Woodhaven doc gets 16.5 years in prison, $30.3M penalty for opioid scheme
Detroit — A Woodhaven doctor was sentenced Monday to serve 16.5 years in prison and was ordered to pay $30.3 million in restitution for his involvement in one of the largest health-care fraud schemes in U.S. history — though the doctor maintains his innocence.
Detroit U.S. District Court Judge Denise Page Hood imposed the prison sentence and fine on Dr. Francisco Patino, 68, who was convicted in September 2021 of one count of conspiracy to commit health care fraud and wire fraud; two counts of health care fraud; one count of conspiracy to defraud the United States and pay and receive health care kickbacks; one count of conspiracy to commit money laundering and one count of money laundering.
Prosecutors said Patino was the mastermind of one of the most egregious health care fraud schemes in U.S. history and prescribed dangerous amounts of pain pills amid the country's opioid crisis.
Patino maintained his innocence during Monday's sentencing, saying he would rather die in prison than admit to something he didn't do. He told a story of his dad being arrested in Cuba when he was 6 and watching him refuse to lie to name people involved in revolutionary activity.
Justice Department Trial Attorney Steven Scott said Patino prescribed excessive amounts of opioids to patients at his Livonia clinic and subjected them to unnecessary and painful spinal injections, for which Patino billed Medicare $50 million. This was twice the amount of any other U.S. doctor in a related field, he said.
Many of these patients only accepted the spinal injections because Patino would not prescribe the opioids without them, Scott said. Federal prosecutors also accused him of laundering money through a vanity diet program and sponsoring mixed martial arts fighters during a 2008-2018 conspiracy.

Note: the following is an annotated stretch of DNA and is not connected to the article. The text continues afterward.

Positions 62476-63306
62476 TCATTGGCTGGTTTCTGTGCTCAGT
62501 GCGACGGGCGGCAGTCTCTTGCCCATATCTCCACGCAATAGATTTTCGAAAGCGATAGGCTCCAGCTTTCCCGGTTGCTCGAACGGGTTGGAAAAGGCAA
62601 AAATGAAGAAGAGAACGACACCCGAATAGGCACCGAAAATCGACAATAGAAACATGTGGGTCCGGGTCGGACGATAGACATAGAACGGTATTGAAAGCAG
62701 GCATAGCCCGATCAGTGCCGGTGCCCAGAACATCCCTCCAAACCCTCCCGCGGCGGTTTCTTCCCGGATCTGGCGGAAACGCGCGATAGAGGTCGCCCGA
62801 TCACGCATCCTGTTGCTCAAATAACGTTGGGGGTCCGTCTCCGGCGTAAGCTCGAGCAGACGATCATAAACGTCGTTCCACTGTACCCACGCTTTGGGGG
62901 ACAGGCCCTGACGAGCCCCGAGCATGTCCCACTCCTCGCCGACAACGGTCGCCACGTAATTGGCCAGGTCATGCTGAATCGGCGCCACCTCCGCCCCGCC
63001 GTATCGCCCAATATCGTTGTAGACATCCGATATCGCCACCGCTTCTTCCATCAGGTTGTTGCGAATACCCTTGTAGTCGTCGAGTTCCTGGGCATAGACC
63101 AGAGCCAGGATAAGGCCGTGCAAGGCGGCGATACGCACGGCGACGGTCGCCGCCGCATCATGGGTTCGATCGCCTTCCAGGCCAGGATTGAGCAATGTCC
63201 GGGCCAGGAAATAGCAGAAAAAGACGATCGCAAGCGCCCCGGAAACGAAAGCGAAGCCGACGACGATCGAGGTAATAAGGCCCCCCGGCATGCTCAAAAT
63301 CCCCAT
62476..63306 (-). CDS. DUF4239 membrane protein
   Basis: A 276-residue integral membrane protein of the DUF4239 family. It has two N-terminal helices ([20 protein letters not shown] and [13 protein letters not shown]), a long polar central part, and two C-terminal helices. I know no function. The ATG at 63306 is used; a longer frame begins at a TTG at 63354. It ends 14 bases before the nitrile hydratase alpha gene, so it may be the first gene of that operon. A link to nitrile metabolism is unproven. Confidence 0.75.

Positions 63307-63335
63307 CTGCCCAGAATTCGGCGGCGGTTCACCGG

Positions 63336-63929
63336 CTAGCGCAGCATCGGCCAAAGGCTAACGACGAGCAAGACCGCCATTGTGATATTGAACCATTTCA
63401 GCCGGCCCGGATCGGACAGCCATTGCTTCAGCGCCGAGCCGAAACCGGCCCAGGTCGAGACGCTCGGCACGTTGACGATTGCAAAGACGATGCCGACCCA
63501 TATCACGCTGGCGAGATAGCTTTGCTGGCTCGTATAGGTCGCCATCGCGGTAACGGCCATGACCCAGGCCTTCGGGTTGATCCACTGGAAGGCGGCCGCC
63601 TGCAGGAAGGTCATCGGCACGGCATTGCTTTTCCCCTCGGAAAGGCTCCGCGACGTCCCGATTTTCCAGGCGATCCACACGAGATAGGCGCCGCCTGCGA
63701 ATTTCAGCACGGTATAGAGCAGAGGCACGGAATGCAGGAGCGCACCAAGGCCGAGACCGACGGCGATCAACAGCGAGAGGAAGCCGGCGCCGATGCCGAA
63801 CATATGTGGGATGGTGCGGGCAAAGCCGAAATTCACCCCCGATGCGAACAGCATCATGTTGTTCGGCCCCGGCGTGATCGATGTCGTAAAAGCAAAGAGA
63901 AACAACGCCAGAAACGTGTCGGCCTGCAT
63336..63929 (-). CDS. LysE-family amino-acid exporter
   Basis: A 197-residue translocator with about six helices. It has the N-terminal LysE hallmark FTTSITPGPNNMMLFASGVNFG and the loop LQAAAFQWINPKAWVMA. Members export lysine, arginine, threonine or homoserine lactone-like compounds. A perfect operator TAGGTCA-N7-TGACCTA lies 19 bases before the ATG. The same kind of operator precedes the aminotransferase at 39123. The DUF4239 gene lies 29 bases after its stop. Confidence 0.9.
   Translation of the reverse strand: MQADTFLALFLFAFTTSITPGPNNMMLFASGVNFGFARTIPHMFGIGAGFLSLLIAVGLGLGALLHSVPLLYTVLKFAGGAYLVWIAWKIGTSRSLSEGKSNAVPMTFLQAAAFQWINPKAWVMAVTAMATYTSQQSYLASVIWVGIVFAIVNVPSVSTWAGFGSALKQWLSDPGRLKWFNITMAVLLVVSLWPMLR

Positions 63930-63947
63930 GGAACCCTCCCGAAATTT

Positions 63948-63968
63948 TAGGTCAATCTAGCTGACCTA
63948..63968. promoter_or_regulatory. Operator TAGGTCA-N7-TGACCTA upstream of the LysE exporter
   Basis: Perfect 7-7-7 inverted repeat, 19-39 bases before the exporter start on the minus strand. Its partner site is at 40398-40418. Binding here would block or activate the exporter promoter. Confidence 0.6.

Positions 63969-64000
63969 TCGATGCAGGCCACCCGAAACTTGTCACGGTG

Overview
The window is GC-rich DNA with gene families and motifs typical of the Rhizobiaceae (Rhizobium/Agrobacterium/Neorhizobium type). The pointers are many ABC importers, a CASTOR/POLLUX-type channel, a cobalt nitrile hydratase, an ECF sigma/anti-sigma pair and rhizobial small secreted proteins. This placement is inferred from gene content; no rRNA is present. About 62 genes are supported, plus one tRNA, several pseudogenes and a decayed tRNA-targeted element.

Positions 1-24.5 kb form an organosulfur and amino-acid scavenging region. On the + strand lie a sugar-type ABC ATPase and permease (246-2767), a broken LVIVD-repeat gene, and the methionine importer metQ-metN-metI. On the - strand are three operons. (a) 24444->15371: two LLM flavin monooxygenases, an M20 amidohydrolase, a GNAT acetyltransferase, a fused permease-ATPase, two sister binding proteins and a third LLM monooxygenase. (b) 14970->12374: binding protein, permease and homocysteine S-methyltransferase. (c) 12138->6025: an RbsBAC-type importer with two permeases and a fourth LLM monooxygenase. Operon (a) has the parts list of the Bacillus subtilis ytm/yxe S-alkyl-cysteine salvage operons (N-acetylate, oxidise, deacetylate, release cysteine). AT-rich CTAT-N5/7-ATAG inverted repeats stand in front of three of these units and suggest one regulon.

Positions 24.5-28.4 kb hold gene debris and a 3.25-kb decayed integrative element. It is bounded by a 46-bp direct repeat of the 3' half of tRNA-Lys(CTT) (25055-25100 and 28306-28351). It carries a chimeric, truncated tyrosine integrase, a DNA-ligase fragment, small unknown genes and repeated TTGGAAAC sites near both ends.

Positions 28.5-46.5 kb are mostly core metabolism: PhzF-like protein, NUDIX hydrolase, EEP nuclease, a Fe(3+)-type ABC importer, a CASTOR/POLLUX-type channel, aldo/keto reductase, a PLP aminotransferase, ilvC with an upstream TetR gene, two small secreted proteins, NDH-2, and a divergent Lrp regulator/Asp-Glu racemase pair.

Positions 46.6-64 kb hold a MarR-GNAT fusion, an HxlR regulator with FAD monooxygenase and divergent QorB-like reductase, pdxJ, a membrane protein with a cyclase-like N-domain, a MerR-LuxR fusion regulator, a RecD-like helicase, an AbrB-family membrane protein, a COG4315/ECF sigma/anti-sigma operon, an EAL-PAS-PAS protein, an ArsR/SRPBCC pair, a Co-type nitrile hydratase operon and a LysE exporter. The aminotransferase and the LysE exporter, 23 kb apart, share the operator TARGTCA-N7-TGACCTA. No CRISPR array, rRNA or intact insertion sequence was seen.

"Without (Patino), we wouldn't be sitting here today," Scott said. "What he did was wasteful and was providing no help to patients. It was only done to get money."
Prosecutors had asked for a 30-year prison sentence. Scott said that sentence would have been warranted because Patino administered thousands of unnecessary, painful injections and caused patients to either become addicted to opioids or sink deeper into addiction.
"He continued the scheme on his own after 2013 and collected millions of dollars from Medicare from the fraudulent claims he caused to be submitted," Scott wrote. "He has not accepted any responsibility for his actions."
Patino's attorney, Martin Crandall, said Patino’s conviction was the "result of a defenseless trial." He filed a motion for a new trial, which Hood denied. He indicated during the sentencing hearing that Patino intends to appeal the conviction.
Crandall asked Page Hood to sentence Patino to time served, which is a total of more than four years, because Patino can do more good in the community than in prison.
Patino said his former defense attorney did not use the information he gave him and did not grant Patino's request to testify at trial.
The jury didn't get the full story because they did not truly know who Patino was, Crandall said: A doctor who has traveled to Nigeria and the Dominican Republic to provide medical attention to the people there at his own expense.
"It just doesn't fit for him to be involved in philanthropy for all these years and to be committing these crimes," Crandall said.
Now, Patino teaches a daily bible study in prison and is working on finishing his master's thesis in biblical studies, he said.
Patino was arrested and charged in 2018 as a part of a broader nationwide crackdown on health care fraud.
One of Patino's colleagues, West Bloomfield businessman Mashiyat Rashid, is serving a 15-year prison sentence. Prosecutors said Rashid orchestrated a $150 million scheme, following Patino's protocol to have patients receive the injections in exchange for opioids. Prosecutors say Rashid spent his share of the scheme on a $7 million Franklin mansion, courtside National Basketball Association game tickets, a Lamborghini, Hermes clothes and rare watches.